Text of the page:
“Manually generating CDS reporting can be quite time-consuming and may not always deliver the insight required or present data visually in a way that can be easily interpreted,” he added.

The team needed a tool that would help them immediately visualize how CDS is being used across the health system, across departments and by individual clinicians. Ideally, this tool would drill down into how providers are interacting with or dismissing alerts.

“The other tools we had at the time did not give us the complete picture like FDB’s CDS Analytics module does,” McGill explained. “This capability will drastically improve how we analyze our CDS performance. Not only will the tool let us know which alerts are working and not working, but it can also give us projections about how planned CDS changes might impact care or safety.

“This insight, combined with our data governance policies and procedures, will enable us to continue our CDS optimization and eliminate more unnecessary alerts,” he added.


Community Health Network is in the final stages of integrating FDB CDS Analytics with its EHR and other systems. It has several goals it wants to achieve with the analytics.

First and foremost, it wants to improve its provider experience with the EHR and optimize provider workflows. The goal is to ensure providers receive relevant decision support alerts at the right point in their workflows, but that they are not being over-alerted.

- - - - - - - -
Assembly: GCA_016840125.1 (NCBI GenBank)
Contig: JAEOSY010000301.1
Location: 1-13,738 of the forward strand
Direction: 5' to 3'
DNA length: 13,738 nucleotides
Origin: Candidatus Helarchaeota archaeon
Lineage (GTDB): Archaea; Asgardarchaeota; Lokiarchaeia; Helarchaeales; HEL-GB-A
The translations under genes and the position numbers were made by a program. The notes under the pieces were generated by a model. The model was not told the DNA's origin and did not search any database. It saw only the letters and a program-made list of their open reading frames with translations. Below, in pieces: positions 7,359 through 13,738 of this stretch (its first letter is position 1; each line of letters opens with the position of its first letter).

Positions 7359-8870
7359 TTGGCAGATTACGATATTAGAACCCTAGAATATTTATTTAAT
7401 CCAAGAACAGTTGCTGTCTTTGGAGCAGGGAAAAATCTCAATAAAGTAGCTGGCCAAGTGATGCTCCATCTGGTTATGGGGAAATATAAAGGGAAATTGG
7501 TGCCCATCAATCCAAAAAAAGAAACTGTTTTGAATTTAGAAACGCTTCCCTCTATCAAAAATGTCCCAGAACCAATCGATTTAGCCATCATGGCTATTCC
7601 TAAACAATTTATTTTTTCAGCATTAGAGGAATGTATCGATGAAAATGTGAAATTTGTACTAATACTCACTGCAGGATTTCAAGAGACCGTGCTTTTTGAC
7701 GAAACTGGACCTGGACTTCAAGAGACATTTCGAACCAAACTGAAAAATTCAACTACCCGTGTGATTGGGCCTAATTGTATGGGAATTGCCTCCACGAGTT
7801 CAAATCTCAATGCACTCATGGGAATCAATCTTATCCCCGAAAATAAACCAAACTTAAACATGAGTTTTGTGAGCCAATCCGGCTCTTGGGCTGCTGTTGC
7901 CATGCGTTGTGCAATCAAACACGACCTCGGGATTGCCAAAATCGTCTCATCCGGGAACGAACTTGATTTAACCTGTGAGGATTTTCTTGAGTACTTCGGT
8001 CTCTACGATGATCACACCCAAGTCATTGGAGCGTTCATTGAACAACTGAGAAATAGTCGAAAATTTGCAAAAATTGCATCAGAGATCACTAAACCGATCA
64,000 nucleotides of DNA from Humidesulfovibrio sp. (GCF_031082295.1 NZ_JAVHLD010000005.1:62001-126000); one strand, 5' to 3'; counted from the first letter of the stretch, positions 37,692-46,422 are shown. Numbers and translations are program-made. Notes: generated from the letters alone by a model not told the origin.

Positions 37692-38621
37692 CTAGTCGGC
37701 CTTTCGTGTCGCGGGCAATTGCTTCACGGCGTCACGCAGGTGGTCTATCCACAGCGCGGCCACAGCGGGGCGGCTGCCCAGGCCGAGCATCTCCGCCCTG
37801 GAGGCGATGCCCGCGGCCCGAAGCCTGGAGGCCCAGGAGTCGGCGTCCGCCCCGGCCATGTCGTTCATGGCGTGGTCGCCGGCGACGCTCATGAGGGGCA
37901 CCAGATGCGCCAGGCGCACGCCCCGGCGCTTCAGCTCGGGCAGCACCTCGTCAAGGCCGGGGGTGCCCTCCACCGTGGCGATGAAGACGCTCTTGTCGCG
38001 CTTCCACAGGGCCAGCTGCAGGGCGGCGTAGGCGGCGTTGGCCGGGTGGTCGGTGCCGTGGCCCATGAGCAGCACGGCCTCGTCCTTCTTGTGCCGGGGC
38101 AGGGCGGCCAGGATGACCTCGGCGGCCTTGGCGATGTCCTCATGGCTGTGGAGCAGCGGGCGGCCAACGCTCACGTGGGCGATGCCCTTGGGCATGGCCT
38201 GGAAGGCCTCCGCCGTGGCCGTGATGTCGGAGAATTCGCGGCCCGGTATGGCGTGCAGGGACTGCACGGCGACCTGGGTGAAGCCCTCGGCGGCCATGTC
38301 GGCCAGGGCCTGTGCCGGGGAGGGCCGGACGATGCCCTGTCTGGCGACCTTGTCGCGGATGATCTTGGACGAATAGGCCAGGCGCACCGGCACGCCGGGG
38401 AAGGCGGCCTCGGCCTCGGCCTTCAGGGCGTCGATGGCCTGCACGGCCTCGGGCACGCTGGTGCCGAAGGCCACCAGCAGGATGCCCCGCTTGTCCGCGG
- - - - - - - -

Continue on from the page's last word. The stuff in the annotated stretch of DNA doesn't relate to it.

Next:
“The second goal is to drive the best outcomes for our patients through CDS,” McGill said. “For example, we want the alerts to encourage appropriate care at the optimal time, close care gaps, and help clinicians follow the best practice guidelines.

“The easiest way to sum this up is we want to make it easy for the clinicians to do the right thing and make it harder for them to do the wrong thing,” he continued. “That means, for example, we want one click to order all the health maintenance items. Conversely, if they are going to order something inappropriate, the CDS system should make it harder for them to do that, which is the universal tenet of clinical decision support.”

The third goal is to ensure appropriateness of care while reducing wasteful tests and services and driving down care costs. Community Health Network is involved in many value-based care payment programs with both Medicare and commercial payers, so it is always examining ways to deliver the best care more efficiently and cost-effectively.

“Accomplishing these three goals requires data illustrating how clinical decision support is performing and how providers are using it,” McGill said. “FDB CDS Analytics will fill in much of this information in a way that is faster and easier than what we can achieve on our own.

“Accomplishing our goals for optimizing CDS will require provider adoption, and in some cases, behavior change,” he added. “The most relevant, actionable clinical decision support delivered at the right time to the right provider will not move the needle on quality and costs if providers do not act on these alerts.”

The analytics tool will help the health system significantly with education and action, he said. The health system will be able to approach providers with data supporting alerts they may be overriding and reasons why the team is recommending the providers take the action, he said.